Key to the smooth downsizing of rogue mega-institutions is twofold: 1) the breakthrough understanding of the bottom line insight that a cherished social structure has outlived its usefulness as currently designed combined with 2) the identification of specific traits requiring elimination. Specific reforms (Step 2) without acceptance of the goal of institutional downsizing, and redirection into a socially beneficial mode misses the point. That was the mistake of the Wall Street bailout, which successfully saved the bad old exploitative system rather than taking the opportunity to dismantle it by, for example, rebuilding the wall between the stock market and personal savings accounts. Similarly, eliminating mercenary forces while leaving the political supremacy over Congress of the Imperial Presidency untouched will only have a temporary impact. Surgical removal of a specific cancerous tumor must be done in the context of lifestyle changes related to nutrition, avoiding pesticides, and exercise.

Rogue mega-institutions must be recognized as enemies of society and redesigned to return to their proper purpose of servinhg society. The Presidency's power should be balanced with that of Congress; stock market investments should b e used to stimulate growth, not gamble with people's mortgages and savings accounts; the health care system should exist to provide a universal right, not to make a profit; the cost of gas should b e set by government to reflect its true value, incluyding the cost of pollution clean-up and the cost of wars fought to get the oil. And no industry that takes welfare from the taxpayer should turn its leaders into billionaires immune from prosecution.


To its credit, Washington is at least thinking about this issue. See comments by FDIC's Sheila Bair.

Friday, August 5, 2011

Republican Games and the Trashing of the U.S. Economy

Former Secretary of Labor Robert Reich has a critical perspective on the linkage between the Republican political games over the debt ceiling and the state of the real economy (i.e., your job, your income, your mortgage, the profit of your business, the appearance of your main street). Curiously, the gamblers all Republicans love (known as "Wall Street") lost big as soon as Obama caved in to the Tea Party extremists. Watch today's DOW Jones figures. The recession did not wake up very many people in the U.S. Will the double dip, now showing on your favorite main street, finally teach us our lesson?

Welfare for the Rich. One reason for the U.S. economic mess is that the rich are cheating everyone else. Check out how much billionaire hedge fund managers pay in taxes. Just as we give welfare to Big Oil, we also give it to Big Finance. Did you really think they got that rich just by working hard? If my income had been taxed at the rate paid by hedge fund managers, I'd be rich now too.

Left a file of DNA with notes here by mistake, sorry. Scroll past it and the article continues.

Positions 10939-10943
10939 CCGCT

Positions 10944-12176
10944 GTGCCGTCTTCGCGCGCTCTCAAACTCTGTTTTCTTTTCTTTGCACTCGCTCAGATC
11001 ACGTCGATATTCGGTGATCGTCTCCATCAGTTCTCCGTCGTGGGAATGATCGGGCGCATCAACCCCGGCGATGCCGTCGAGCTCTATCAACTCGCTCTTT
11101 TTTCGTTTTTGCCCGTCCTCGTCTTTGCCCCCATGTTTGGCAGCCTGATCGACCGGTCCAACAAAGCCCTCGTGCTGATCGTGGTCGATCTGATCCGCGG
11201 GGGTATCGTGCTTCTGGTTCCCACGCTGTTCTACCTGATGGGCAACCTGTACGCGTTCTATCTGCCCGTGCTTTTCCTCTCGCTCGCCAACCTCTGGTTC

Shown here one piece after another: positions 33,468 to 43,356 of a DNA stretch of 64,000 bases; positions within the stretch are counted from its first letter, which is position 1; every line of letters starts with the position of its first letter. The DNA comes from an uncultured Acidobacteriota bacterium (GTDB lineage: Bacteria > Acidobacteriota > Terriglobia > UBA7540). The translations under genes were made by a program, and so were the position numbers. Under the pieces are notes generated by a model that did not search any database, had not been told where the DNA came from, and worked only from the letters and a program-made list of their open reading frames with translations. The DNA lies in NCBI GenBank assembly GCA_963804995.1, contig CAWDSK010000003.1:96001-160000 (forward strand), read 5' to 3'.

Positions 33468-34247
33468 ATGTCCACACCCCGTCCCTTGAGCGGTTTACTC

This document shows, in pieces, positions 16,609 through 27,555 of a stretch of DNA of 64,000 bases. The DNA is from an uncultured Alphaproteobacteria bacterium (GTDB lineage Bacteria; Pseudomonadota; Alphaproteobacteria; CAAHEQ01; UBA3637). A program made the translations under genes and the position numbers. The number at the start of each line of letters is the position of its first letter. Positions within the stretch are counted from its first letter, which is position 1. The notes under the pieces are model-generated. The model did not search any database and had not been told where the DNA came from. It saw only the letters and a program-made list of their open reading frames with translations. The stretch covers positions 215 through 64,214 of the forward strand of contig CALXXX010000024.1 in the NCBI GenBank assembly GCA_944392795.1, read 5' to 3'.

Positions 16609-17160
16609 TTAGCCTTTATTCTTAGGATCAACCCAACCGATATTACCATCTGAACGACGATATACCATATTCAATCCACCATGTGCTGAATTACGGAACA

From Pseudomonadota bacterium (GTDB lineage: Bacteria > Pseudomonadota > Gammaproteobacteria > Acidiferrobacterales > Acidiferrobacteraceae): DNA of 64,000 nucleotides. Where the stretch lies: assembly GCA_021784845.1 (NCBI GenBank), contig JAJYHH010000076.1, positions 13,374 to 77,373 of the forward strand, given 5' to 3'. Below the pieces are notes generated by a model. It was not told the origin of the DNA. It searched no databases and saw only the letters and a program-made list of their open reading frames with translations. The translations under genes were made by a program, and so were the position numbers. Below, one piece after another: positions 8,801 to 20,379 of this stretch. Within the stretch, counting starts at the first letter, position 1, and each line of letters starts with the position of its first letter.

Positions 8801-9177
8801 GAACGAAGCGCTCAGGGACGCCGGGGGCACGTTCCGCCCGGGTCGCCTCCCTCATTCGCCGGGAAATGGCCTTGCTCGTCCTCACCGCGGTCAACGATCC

Employment. In April, unemployment fell in most U.S. cities. In May unemployment rose in 210 U.S. cities; in June, it rose in 345 cities. Meanwhile, July job growth almost matched population growth. (U.S. population growth requires at least 125,000 new jobs per month to stay even.) Pundits saw the near tie as "progress." One pundit reportedly called the U.S. economy, the world's largest still (I think; though China is catching up), "not dead." Well obviously. If it were "dead," the U.S. government would no longer be paying out retirement checks to retired Federal workers (using all that cash so kindly loaned to us by...the Chinese).

Euroschlerosis. With whole European countries sounding more and more like the Lehmans and AIGs of Recession I, the double-dip seems more and more likely. Keep in mind that there is only one global financial system (unless you count North Korea and Myanmar as having their own). In fact, as every U.S. worker and homeowner knows, Recession I never ended; it just keeps transforming itself in interesting ways that just leave the average person poorer and poorer. (Remember, U.S. wages have now been stagnant for more than a decade.)

Bait and Switch for Dumb Voters. John Atcheson explains how Republican leaders have tricked the very uneducated American public:

Bait and switch.  Divide and Conquer.
So, after starting with a surplus in 2000, Republicans used two wars, two rounds of tax cuts, and a giant giveaway to big Pharma, to get the country racking up debt like a drunken sailor. 
Along comes the Bush recession, and the debt accelerates, and the Republicans declare the debt to be an “emergency” and right on schedule immediately attack popular programs like Medicare, Medicaid, Social Security, Student loans –and virtually anything that doesn’t help the uber rich or the corporations suddenly must be cut if we are to stay solvent.